What’s better than interviewing a Tour de France winner? Two Tour de France winners interviewing each other!
For a feature in the January 2017 edition of Procycling magazine, guest-edited by Chris Froome, Froome and Cadel Evans chatted about life after cycling, the modern Tour and the sport’s changing culture. In this extract, the two Tour winners talk race design, retirement and the 2008 Tour. To read the full piece, buy Procycling January 2017, which is in shops on Friday, January 6.
Cadel Evans: So I assume you are a few weeks into training for next year...
Chris Froome: I’ve just started. I’m two weeks in, and still finding the legs again. I’ll be in Europe for Christmas and New Year, then come over here [Australia] again to start training before the races start. What have you been up to since you hung up your wheels? How have you been finding life?
CE: I hung up my wheels but I see it as the next chapter in life. I still ride as often as I can. When your life isn’t all about training like it is when you’re a rider, you don’t have to ride as much. I’m also busy with my race, of course, and my role as ambassador for BMC and being pretty heavily involved with the cycling industry. Between those things, I’ve got everything you don’t see as a rider. As a race organiser, being on the industry side, as opposed to being a pro, it’s been a really interesting experience. You’d be amazed how many ex-colleagues are in the industry – they’re all my ex-competitors from years gone by who I work with.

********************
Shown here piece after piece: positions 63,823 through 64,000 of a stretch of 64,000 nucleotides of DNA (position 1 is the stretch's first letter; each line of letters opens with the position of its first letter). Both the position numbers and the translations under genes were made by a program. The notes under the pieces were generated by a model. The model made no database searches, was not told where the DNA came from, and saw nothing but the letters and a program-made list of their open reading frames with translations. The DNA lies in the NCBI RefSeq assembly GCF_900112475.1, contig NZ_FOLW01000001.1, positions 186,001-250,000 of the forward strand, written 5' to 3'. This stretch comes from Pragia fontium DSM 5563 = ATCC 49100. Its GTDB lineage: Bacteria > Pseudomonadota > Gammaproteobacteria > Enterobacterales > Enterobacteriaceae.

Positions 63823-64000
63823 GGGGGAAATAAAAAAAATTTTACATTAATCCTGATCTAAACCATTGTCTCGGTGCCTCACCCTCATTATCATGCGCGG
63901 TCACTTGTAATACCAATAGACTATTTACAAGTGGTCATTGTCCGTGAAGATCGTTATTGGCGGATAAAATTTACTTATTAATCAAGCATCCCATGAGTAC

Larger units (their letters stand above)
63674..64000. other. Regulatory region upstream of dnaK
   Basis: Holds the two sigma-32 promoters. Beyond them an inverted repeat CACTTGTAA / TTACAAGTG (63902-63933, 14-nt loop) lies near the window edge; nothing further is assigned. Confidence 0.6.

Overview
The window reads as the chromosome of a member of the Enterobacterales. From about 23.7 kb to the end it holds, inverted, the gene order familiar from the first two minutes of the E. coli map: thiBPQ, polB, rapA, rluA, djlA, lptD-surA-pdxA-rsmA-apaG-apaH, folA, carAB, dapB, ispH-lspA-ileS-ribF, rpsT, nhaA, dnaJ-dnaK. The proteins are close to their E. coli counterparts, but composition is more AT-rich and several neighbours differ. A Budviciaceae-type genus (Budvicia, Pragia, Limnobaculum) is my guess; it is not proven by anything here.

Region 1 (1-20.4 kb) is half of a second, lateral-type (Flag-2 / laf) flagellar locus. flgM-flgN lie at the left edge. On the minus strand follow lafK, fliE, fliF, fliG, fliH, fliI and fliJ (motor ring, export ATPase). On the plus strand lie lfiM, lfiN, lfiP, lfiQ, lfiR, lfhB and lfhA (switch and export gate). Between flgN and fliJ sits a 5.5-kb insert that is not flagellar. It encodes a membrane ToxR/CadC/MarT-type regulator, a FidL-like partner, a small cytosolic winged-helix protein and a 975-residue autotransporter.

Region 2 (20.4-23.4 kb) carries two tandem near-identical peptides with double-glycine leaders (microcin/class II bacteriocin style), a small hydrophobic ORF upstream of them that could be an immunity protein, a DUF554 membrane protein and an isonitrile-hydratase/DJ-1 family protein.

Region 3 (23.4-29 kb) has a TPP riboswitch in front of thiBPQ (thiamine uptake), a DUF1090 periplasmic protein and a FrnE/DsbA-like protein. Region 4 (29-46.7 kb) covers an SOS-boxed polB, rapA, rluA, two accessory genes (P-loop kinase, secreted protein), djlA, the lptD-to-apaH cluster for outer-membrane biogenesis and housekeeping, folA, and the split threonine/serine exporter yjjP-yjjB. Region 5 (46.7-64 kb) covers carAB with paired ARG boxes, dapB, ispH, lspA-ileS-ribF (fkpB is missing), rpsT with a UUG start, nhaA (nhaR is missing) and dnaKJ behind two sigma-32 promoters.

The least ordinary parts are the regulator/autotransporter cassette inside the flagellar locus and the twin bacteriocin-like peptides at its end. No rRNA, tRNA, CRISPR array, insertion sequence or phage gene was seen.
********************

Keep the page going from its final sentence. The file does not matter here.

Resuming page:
CF: Having been a rider for so long and still being in the industry – does that help give you perspective on things you’re doing now? For example with your race, you wouldn’t go and put a 90-degree corner 100 metres from the finish, right?
CE: I’d like to think so! Certainly from the race side I try to look at it from a bike rider’s point of view. Where it sits in the calendar, with reference to the planning done by the teams, the travel involved… Having been a rider, I wanted to think about that.